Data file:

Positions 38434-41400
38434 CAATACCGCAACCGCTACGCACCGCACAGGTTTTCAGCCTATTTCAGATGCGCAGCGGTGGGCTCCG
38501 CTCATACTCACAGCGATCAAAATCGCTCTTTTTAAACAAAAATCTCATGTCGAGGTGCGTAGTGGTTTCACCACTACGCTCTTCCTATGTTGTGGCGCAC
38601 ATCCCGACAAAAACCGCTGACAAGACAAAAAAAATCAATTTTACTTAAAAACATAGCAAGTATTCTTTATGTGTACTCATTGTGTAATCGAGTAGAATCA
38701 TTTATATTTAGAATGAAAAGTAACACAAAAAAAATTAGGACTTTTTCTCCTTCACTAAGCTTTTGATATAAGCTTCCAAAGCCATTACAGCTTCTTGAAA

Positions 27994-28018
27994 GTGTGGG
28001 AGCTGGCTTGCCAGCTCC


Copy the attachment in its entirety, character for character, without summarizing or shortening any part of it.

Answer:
Positions 38434-41400
38434 CAATACCGCAACCGCTACGCACCGCACAGGTTTTCAGCCTATTTCAGATGCGCAGCGGTGGGCTCCG
38501 CTCATACTCACAGCGATCAAAATCGCTCTTTTTAAACAAAAATCTCATGTCGAGGTGCGTAGTGGTTTCACCACTACGCTCTTCCTATGTTGTGGCGCAC
38601 ATCCCGACAAAAACCGCTGACAAGACAAAAAAAATCAATTTTACTTAAAAACATAGCAAGTATTCTTTATGTGTACTCATTGTGTAATCGAGTAGAATCA
38701 TTTATATTTAGAATGAAAAGTAACACAAAAAAAATTAGGACTTTTTCTCCTTCACTAAGCTTTTGATATAAGCTTCCAAAGCCATTACAGCTTCTTGAAA

Positions 27994-28018
27994 GTGTGGG
28001 AGCTGGCTTGCCAGCTCC